What’s New in Health Law?

HMO has duty to disclose physician incentive plan. Despite numerous warning signs that a patient had heart disease, the primary care physician of his employer-sponsored health maintenance organization (HMO) refused to refer him to a cardiologist. The patient died of heart failure a few months later. The patient’s wife claimed that the HMO’s behind the scenes efforts to reduce covered referrals violated the HMO’s fiduciary duties under the Employee Retirement Income Security Act (ERISA). In holding for the plaintiff, the U.S. Court of Appeals, Eight Circuit stated that ERISA requires a fiduciary to disclose all material facts affecting the participant’s interests. A financial incentive scheme designed to influence a treating doctor’s referral practice when the patient needs specialized care is a material piece of information that could affect a plan member’s health care interests. If the patient had been aware of his doctor’s financial stakes, he could have made a fully informed decision about whether to follow his doctor’s recommendation against referral to a cardiologist.

What’s New in Landlord/Tenant Law?

Lead paint injury is covered by insurance. The insurance company of a landlord who was sued after a child ingested lead paint must defend her under a general liability policy–in spite of a standard “pollution exclusion”. The policy excluded claims arising out of the “discharge, dispersal, release or escape of…contaminants”. The court ruled that the policy was ambiguous and should be interpreted in favor of the policyholder because a person probably would not assume that “contaminants” included lead that was “purposely incorporated” into paint (Illinois Court of Appeals). New Hampshire, New York, Maryland, Massachusetts and Wisconsin have similar rulings.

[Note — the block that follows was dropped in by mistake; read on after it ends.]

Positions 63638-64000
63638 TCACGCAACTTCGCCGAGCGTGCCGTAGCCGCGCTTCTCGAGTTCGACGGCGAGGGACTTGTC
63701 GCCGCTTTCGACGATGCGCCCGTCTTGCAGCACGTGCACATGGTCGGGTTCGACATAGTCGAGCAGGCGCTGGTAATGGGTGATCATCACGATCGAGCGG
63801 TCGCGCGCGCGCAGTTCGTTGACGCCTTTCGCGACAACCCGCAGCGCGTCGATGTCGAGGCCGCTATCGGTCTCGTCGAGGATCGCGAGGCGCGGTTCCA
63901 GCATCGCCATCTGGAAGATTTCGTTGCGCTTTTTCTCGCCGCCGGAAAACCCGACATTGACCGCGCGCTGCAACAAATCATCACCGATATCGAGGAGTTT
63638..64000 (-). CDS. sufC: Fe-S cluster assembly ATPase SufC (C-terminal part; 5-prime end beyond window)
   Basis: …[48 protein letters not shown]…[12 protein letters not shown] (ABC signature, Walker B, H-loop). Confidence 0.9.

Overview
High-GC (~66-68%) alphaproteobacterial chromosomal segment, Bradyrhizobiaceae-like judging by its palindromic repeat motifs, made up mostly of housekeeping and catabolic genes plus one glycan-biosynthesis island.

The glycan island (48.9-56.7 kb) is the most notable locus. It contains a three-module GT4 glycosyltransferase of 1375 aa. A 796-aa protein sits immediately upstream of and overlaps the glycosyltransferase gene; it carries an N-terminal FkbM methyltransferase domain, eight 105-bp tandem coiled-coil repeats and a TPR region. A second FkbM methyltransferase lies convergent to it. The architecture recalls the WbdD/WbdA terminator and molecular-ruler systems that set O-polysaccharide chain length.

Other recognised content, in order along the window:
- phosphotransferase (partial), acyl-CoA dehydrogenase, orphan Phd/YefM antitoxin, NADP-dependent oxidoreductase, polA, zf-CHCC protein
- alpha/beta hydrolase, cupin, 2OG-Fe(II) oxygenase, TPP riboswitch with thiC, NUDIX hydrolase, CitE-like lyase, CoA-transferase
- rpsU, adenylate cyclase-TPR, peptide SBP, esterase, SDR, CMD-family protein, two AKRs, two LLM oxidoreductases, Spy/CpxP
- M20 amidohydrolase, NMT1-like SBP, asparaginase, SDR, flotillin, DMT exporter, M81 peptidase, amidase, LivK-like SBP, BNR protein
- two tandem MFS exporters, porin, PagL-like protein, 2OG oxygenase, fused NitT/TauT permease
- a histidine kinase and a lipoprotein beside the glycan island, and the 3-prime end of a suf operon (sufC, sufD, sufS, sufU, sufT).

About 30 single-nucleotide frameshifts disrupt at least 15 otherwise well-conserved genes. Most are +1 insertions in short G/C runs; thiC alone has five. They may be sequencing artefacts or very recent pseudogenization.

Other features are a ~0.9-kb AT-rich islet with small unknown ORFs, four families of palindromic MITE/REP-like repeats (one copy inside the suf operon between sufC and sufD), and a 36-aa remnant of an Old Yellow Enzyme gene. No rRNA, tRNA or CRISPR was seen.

What’s New in Personal Injury Law?

Kentucky recognizes loss of parental consortium. Minor children have a cause of action for loss of parental consortium due to another’s negligence. A woman died while giving birth. Her husband sued the obstetrician individually and on behalf of the couple’s four minor children alleging loss of consortium. The Supreme Court of Kentucky recognized that the remedy for children who lose their parents’ love and affection because of another’s negligence is a natural development of the common law.

What’s New in Real Estate Law?

Squatter’s rights defeated if owner files bankruptcy. A company used land from 1966 to 1991. However, the titleholder filed bankruptcy in 1977. The Illinois Court of Appeals ruled that the bankruptcy stopped the adverse possession clock. Therefore, the company cannot claim adverse possession even though it used the land for the 20-year statutory period.

What’s New in Small Business Law?